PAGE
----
Application and Qualification: Stride is another unique case. Instead of judging you on your credit score or asking for a cosigner, they consider your academic program and income expectations when considering lending to you.

Drawbacks: Stride’s loan model functions as a percentage of your income. This is a gamble: If you make a significantly larger income than you expected, you might lose. The sharing percentage starts at 2% for every $10,000 you borrow, though they cap your repayment at twice the principal balance.

Best For: Stride’s income sharing agreements are an intriguing idea, but you’ll want to assess your other options and do the math before you commit to one to make sure that you don’t end up paying more than you would with a traditional loan. Still, they’re a welcome additonal alternative for those without a credit score or a cosigner.

How to evaluate private student loans

Private student loans differ in many ways, so it can be hard to identify which is the best option for you. But at the end of the day, three factors have the most impact on the quality of a loan.

To quickly evaluate private student loans, focus on optimizing the following:

  • Interest rate and fees: Obviously, you’ll want to try to reduce your interest rate whenever possible, but you should also be on the lookout for fees. Application and origination fees will add up quickly, and prepayment fees might not seem like an issue when you’re in college but they’ll come back to bite you after you graduate.
  • Repayment term: Your repayment term has a significant impact on the size of your monthly payment, so make sure that you find one that matches your preferences. Try to find a lender that allows you to choose your repayment term so you can work toward debt freedom at a pace that makes you comfortable.
  • Deferral options: Last but not least, pay close attention to the timing of your principal and interest payments as well as the impact that they’ll have on your APR. Make sure you choose a loan that gives you ample time to set yourself up for debt repayment after your graduation.

There are other things to consider that can impact your options, like a lender’s credit requirements or cosigner release policies, but these three are the most important, by far.

The “best” private student loans depend on your situation

The diversity of private student loan options can feel overwhelming at first, but it’s actually a good thing. Every borrower is unique, and your situation might demand a vastly different private student loan than someone else’s.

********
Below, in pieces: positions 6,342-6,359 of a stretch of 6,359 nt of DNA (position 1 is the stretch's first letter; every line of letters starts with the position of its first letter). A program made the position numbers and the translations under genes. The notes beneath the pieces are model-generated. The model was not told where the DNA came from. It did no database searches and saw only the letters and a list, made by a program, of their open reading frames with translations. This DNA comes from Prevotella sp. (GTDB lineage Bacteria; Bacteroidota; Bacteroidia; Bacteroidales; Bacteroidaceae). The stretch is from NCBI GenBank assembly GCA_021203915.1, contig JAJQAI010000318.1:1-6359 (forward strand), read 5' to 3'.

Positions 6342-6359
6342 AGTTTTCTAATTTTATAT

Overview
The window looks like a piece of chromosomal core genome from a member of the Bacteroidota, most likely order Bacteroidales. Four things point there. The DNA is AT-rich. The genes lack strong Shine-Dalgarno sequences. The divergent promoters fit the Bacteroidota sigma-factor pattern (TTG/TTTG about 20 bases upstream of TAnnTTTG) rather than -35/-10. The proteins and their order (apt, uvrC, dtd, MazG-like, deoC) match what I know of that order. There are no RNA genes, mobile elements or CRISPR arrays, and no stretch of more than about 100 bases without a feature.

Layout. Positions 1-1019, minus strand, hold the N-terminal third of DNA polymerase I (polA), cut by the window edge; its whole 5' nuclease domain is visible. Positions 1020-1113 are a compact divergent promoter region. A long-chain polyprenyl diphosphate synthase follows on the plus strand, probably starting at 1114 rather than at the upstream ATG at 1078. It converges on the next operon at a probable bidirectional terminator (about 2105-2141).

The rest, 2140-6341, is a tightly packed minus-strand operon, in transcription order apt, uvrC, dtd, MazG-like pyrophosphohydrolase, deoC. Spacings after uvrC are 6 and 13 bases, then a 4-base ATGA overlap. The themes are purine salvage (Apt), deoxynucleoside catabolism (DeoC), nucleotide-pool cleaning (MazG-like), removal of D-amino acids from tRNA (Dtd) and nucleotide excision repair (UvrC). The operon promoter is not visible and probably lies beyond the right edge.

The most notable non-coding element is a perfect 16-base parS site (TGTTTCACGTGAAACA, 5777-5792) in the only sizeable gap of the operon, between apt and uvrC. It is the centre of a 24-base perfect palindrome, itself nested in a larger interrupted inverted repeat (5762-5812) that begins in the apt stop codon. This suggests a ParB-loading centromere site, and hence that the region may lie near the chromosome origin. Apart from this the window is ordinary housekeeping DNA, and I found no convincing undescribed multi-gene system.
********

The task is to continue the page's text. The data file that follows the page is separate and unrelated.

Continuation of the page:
Some of the different groups you might fall into that will affect which private student loan is best for you include:

  • Borrower type: Like native student as opposed to international student or parent of a student
  • Education program: Like undergraduate, medical, or legal
  • Personal background: Such as having a low credit score or lacking a cosigner

When you’re evaluating private student loans, take into account the special considerations that are unique to your situation. Don’t settle for a generic loan if your needs are more specific.

How do you get approved for private student loans?

Private student loans are very similar to all the other traditional forms of credit that you might take out with a bank or commercial lender, and that includes the approval process.

Private lenders usually evaluate your creditworthiness based on your credit score, income (if any), and other outstanding debts. They try to put a number on how big of a risk it is to lend to you, which will be reflected in the interest rate that they offer you.

It’s easiest to get approved for a private student loan with a solid credit score, a good income, and no other outstanding debts. Of course, most students (especially undergraduate students) fail to meet at least the first two criteria. 

Can you get private student loans with bad credit?

Attending school is often predominately about becoming qualified to enter the workplace in some professional capacity. The overwhelming majority of students have had no time to build a credit score and have no source of income other than their parents.

If banks only gave student loans to those with a good credit score, the industry would be virtually nonexistent.  So yes, you can get a private student loan with bad (or no) credit, but it almost always requires you to get a cosigner to help you out.

Cosigners take on equal responsibility for the loan payments, which will make a lender feel much more comfortable about giving a student money. It can be a parent, a spouse, or even a good family friend.

Of course, they only benefit you if your cosigner has a proven credit history and a reliable source of income, so choose wisely.

What if you don’t have a cosigner?

If you don’t have a qualified cosigner to help you out, it’ll be a lot more difficult to get approved for a private loan as someone with a low or nonexistent credit score.

Still, there are a couple of options that you can try. Some lenders, like A.M. Money, MPower, and Stride will be willing to judge your creditworthiness on something other than your score.

When to choose private student loans

While the majority of student loans are held by the government, private student loans can be a helpful supplement for those who need additional financing.

Just remember that they don’t come with the same benefits as federal loans, and it’ll be difficult to consolidate your student loans into one payment if you have a mix of federal and private loans.

Still, if you’re unable to cover all of your expenses with federal student loans, it’s perfectly viable to work with a private lender. Just make sure that you know what you’re getting into and that you thoroughly explore your options before committing.